Even worse, the selection pressure on the virus created by these flawed and often harmful vaccines has driven the evolution of ever more infectious and aggressive variants. Because the vaccines do not prevent infection and transmission, requiring vaccination to eat out, attend a concert, or go to work will not have any positive impact on the actual pandemic other than to remove those with natural immunity who would otherwise mitigate the spread by breaking the chain of transmission. 

The practical outcome of vaccine passports and mandates will be that you’ll have to show a vaccine record every time you enter a restaurant, grocery store, movie theater, or any other public establishment for the rest of your life. A TSA experience at every coffee shop. Your HR department will have a foothold into your personal medical records. It will be yet another tool for bureaucrats to harass you. 

Worst of all, it will desensitize the public to the construction of a system of massive social control and coercion that will be like China’s social credit system, but somehow more fake and ridiculous.  The precedent is terrifying. If they can coerce you to take one pharma product, after all, they can coerce you to take any pharma product. From here it’s a quick jump to mandatory flu vaccines, then who knows what else? Is there a pandemic of toxic masculinity? Why not mandatory estrogen injections for those deemed to be suffering from it? 

This is not hyperbole—a Pennsylvania legislator just introduced a bill to require all “inseminators” to undergo vasectomies within six weeks of having their third child or 40th birthday, whichever comes first. The slippery slope is not a logical fallacy, it’s how policy in America works. But we don’t even have to look to the future to see the hell that these policies are unleashing, the price is being paid here and now, not in dollars but in people’s lives.

People like Jessica Berg Wilson, a 37 year old mother of two who died of COVID-19 vaccine-induced thrombotic thrombocytopenia. From her obituary:  

She had been vehemently opposed to taking the vaccine, knowing she was in good health and of a young age and thus not at risk for serious illness. In her mind, the known and unknown risks of the unproven vaccine were more of a threat. But, slowly, day by day, her freedom to choose was stripped away. Her passion to be actively involved in her children’s education—which included being a Room Mom—was, once again, blocked by government mandate. Ultimately, those who closed doors and separated mothers from their children prevailed. It cost Jessica her life. It cost her children the loving embrace of their caring mother. And it cost her husband the sacred love of his devoted wife. It cost God’s Kingdom on earth a very special soul who was just making her love felt in the hearts of so many.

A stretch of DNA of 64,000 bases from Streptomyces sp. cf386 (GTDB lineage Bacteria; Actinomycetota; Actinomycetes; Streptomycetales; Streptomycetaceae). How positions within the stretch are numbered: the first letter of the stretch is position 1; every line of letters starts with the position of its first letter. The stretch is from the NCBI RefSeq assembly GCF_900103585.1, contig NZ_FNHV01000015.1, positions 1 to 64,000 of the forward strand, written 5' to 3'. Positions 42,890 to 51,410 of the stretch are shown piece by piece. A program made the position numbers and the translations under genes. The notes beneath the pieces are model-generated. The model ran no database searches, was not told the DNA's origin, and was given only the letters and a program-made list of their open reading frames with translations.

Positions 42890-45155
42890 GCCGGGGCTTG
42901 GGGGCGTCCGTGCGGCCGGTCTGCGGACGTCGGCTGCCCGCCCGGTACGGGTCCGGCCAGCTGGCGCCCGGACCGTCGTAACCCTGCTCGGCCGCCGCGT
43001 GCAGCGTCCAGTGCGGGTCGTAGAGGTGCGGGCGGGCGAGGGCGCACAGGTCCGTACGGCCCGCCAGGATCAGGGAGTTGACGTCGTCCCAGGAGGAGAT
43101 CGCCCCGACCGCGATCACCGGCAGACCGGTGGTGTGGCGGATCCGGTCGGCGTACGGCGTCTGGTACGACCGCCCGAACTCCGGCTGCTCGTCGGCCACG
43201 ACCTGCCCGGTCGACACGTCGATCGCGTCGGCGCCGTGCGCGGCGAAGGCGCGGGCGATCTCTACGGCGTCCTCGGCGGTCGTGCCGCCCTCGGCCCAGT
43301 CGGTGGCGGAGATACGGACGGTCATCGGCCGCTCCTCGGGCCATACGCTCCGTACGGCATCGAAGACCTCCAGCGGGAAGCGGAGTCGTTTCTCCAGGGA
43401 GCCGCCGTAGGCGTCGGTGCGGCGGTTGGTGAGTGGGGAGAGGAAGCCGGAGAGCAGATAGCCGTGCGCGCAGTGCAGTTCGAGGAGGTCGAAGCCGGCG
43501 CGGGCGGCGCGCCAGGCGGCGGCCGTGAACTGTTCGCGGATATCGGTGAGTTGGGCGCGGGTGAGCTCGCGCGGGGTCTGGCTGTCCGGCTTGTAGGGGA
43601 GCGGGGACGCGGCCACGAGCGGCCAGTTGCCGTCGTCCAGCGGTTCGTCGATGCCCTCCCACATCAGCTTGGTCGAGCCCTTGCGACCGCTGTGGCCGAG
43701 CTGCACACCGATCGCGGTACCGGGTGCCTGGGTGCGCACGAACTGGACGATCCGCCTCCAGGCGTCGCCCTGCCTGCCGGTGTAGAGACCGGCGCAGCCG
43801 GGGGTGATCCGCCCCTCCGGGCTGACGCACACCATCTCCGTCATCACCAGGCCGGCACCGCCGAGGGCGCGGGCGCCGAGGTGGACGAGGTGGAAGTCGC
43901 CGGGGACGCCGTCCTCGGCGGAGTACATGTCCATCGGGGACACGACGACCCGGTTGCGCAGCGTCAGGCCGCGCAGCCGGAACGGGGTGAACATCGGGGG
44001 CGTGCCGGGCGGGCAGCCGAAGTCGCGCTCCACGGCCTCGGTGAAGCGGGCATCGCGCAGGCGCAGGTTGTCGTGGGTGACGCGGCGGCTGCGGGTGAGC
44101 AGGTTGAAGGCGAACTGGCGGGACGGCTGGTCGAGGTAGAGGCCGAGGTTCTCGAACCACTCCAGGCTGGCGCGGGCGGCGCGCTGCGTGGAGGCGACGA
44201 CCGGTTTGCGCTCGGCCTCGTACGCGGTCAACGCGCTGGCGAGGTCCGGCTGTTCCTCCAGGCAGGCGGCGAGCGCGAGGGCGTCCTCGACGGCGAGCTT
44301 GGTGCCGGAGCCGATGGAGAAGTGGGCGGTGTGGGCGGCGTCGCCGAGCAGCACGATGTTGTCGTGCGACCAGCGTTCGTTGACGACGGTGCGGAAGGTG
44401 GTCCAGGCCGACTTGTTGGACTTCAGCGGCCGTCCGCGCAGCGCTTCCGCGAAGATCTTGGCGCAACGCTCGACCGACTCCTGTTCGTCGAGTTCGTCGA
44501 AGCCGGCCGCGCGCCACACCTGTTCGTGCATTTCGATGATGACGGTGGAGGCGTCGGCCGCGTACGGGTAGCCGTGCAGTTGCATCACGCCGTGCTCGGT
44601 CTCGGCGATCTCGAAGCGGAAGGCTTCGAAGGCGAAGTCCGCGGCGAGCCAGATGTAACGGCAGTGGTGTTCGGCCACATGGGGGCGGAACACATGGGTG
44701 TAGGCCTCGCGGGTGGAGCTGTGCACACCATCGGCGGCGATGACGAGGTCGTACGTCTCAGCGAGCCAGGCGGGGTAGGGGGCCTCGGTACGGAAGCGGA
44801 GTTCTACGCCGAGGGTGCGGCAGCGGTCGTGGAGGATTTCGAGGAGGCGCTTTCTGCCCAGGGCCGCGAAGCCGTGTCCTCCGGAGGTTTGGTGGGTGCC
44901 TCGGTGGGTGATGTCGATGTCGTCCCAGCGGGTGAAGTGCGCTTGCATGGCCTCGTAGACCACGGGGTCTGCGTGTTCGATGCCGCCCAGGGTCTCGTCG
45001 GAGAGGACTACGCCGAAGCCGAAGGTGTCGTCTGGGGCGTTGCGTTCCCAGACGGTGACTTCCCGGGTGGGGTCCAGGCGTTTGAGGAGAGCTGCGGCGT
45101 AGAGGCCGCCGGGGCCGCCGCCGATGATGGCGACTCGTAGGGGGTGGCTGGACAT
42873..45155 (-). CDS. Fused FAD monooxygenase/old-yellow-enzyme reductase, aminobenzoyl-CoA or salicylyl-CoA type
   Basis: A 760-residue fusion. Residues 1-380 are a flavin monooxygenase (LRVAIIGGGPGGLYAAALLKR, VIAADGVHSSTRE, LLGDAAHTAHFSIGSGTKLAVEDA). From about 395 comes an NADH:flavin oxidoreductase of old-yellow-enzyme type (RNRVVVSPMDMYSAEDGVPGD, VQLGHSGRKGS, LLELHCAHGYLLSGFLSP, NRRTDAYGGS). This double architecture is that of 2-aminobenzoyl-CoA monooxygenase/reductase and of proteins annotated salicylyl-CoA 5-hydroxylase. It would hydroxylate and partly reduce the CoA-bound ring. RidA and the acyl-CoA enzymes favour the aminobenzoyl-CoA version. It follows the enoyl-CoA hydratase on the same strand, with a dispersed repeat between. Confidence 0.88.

Some of the most pernicious mandates are those targeted towards young people whose risk of dying from COVID is minimal, like the one put in place by California Governor Gavin Newsom, which requires all California schoolchildren to be vaccinated as soon as it is approved for their age group by the FDA. Other school districts around the country are moving forward with plans to force student athletes to get vaccinated in order to participate in sports. This will only lead to more tragic cases like that of Roy Butler, a young Irishman who died of a hemorrhagic stroke just three days after taking the Johnson & Johnson vaccine so that he could travel with his soccer team. 

And the human cost of these mandates is not just limited to the risks from the vaccine itself, but to the strain it puts on our healthcare system, which was already short-staffed. We are in the midst of a severe shortage of nurses, and tens of thousands are being fired for not taking the vaccine. People who were hailed as frontline heroes last year are treated like dirt today, along with hospital support staff, paramedics, firefighters, police, and the essential workers our supply chains depend on. 

There is no question about whether or not vaccine mandates are acceptable. They’re not. There is no question about whether vaccines pass the risk/benefit test for low-risk groups or those with natural immunity. They don’t. There is no question about whether or not our leaders are acting in good faith. They aren’t. 

The only question that remains is, what are we going to do about it? 

People all over the world are standing up courageously. They’re sacrificing their careers and comfort to take a stand. It’s a tough thing to do, something that is unfeasible for many. And it’s not just those who are unvaccinated, some who are vaccinated are taking a stand for freedom too and are refusing to comply. In Italy, vaccinated protestors have been burning their vaccine passports in solidarity. 

But as strong as this popular movement is, we need support from those in a position to rally mass strikes and acts of civil disobedience, people with huge followings like President Trump or Joe Rogan. And politically, we need those in positions of power to leverage that power to shut down the mandates. The most proximate levers of power to accomplish this are the spending bills and debt ceiling increases in Congress. My message to Senate Republicans is simple: your stated opposition to the vaccine mandates is not enough; get rid of them by any means necessary—including sovereign default—or be prepared to lose your next primary.